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The First Smartphone Application for Microsurgery Monitoring: SilpaRamanitor

Kiranantawat, Kidakorn F.R.C.S.T.; Sitpahul, Ngamcherd M.D.; Taeprasartsit, Pinyo; Constantinides, Joannis F.R.C.S.(Plast.)(Ed.); Kruavit, Arthi F.R.C.S.T.; Srimuninnimit, Vichai F.R.C.S.T.; Punyahotra, Narong F.R.C.S.T.; Chatdokmaiprai, Chalermpong F.R.C.S.T.; Numhom, Surawej F.R.C.S.T.

Plastic & Reconstructive Surgery:
doi: 10.1097/PRS.0000000000000276
Reconstructive: Trunk: Original Articles
Video Discussion
Abstract

Background: Postoperative monitoring of free flap tissue perfusion is vital. Devices available are expensive and complex to operate. Most surgeons rely on direct clinical observation. A monitoring system that is reliable, inexpensive, and easy to operate is needed. Using mobile phone technology, the authors developed and evaluated a new free flap monitoring system: SilpaRamanitor.

Methods: Software was developed for Android-operated mobile phones. Forty-two normal subjects were recruited to assess its effectiveness. Varying degrees of pressure were applied around the index finger to produce partial venous occlusion, partial arterial occlusion, complete venous occlusion, and complete arterial occlusion sequentially. Photographs of each subject’s index and middle fingers were taken using the smartphone camera. To detect the abnormal perfusion presented on the index finger, the application was instructed to analyze photographs for color difference, with the unoccluded middle finger serving as the control.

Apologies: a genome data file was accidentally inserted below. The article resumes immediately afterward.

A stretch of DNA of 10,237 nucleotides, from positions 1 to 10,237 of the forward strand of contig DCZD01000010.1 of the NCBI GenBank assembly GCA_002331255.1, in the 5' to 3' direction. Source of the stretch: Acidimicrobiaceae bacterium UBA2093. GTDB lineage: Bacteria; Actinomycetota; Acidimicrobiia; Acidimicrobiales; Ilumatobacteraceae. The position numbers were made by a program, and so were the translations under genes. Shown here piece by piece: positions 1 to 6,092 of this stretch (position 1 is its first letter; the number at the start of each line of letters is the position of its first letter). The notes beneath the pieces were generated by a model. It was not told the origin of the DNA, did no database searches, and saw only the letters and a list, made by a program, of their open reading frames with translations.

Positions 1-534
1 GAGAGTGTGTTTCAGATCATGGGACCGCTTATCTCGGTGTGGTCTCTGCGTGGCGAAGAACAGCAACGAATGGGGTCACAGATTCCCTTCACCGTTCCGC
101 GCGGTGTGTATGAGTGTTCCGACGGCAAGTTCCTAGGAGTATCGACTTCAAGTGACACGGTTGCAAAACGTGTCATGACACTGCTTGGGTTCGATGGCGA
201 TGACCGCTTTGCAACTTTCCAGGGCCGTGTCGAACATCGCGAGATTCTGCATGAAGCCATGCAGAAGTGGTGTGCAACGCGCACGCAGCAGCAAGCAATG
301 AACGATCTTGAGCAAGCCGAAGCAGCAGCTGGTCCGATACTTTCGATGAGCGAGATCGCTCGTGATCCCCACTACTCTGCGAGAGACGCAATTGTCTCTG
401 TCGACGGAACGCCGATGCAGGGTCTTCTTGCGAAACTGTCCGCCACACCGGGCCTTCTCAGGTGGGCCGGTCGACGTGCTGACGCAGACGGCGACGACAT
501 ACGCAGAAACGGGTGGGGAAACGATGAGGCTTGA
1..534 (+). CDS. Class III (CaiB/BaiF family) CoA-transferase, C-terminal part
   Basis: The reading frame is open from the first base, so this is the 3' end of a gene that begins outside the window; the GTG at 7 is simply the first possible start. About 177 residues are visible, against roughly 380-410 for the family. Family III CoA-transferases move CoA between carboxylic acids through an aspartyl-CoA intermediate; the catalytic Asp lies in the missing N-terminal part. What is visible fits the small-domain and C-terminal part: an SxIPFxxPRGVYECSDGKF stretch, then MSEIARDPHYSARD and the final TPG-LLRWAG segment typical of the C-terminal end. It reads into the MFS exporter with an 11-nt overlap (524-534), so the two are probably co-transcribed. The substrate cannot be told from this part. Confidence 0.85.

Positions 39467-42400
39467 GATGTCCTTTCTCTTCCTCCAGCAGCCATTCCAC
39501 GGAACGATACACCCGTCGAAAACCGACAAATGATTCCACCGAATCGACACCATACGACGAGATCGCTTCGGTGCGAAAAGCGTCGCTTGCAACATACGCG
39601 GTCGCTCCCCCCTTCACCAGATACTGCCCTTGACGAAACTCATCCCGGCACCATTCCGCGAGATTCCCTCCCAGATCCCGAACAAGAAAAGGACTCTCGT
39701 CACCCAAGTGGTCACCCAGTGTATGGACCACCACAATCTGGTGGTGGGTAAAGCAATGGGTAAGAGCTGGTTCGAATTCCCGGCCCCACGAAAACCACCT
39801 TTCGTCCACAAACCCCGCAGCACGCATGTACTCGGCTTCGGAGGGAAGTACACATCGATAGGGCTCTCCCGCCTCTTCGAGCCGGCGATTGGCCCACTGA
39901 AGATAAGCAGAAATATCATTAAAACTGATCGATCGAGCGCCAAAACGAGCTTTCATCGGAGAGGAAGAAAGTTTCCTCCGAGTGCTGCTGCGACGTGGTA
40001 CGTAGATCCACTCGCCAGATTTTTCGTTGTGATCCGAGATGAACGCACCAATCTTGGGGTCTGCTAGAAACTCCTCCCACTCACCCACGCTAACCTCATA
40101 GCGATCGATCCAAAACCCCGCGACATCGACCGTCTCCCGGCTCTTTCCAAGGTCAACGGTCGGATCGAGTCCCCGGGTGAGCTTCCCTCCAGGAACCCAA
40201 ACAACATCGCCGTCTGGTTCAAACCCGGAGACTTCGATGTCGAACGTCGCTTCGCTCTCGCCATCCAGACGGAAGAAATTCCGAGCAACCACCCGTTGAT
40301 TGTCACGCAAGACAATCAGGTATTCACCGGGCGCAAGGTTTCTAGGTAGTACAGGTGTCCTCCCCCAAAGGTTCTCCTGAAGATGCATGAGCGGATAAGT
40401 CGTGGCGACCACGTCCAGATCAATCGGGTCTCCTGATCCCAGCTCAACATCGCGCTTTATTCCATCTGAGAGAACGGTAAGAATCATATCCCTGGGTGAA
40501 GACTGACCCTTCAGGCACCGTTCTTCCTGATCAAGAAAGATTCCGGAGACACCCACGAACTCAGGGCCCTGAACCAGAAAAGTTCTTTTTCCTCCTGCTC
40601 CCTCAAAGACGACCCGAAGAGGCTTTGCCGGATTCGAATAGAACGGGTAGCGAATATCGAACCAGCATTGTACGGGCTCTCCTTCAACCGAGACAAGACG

Results: The sensitivity, specificity, accuracy, false-negative results, and false-positive results were 94, 98, 95, 6, and 1 percent, respectively. The accuracy of the application in grading occlusion severity was also evaluated. Thirty-nine cases (93 percent) were correctly identified as venous occlusion. The occlusion severity was correctly identified in 33 cases (85 percent). Likewise, for the 40 cases (95 percent) correctly identified as arterial occlusion, the method correctly categorized its severity in 33 cases (83 percent).

Conclusions: The authors developed a new, accurate, and reliable diagnostic system for postoperative microsurgery monitoring using a smartphone application. SilpaRamanitor is inexpensive and easy to use, making it applicable in many microsurgical settings.

CLINICAL QUESTION/LEVEL OF EVIDENCE: Diagnostic, IV.

In Brief

Video Discussion by Ash Patel is available online for this article.

Author Information

Bangkok, Thailand; and London, United Kingdom

From the Division of Plastic and Maxillofacial Surgery, Department of Surgery, Ramathibodi Hospital, Mahidol University; the Department of Computing, Faculty of Science, Silpakorn University; and the Department of Plastic Surgery, St Thomas’ Hospital.

Received for publication September 12, 2013; accepted February 11, 2014.

Disclosure: The authors have no financial interest in any of the products or devices mentioned in this article.

Supplemental digital content is available for this article. Direct URL citations appear in the text; simply type the URL address into any Web browser to access this content. Clickable links to the material are provided in the HTML text of this article on the Journal’s Web site (www.PRSJournal.com).

A Video Discussion by Ash Patel accompanies this article. Go to PRSJournal.com and click on “Video Discussions” in the “Videos” tab to watch.

Kidakorn Kiranantawat, M.D., Division of Plastic and Maxillofacial Surgery, Department of Surgery, Faculty of Medicine, Ramathibodi Hospital, Mahidol University, Rama 6 Road, Rajthevee, Bangkok, Thailand, kidakorn.plasticsurgery@gmail.com

©2014American Society of Plastic Surgeons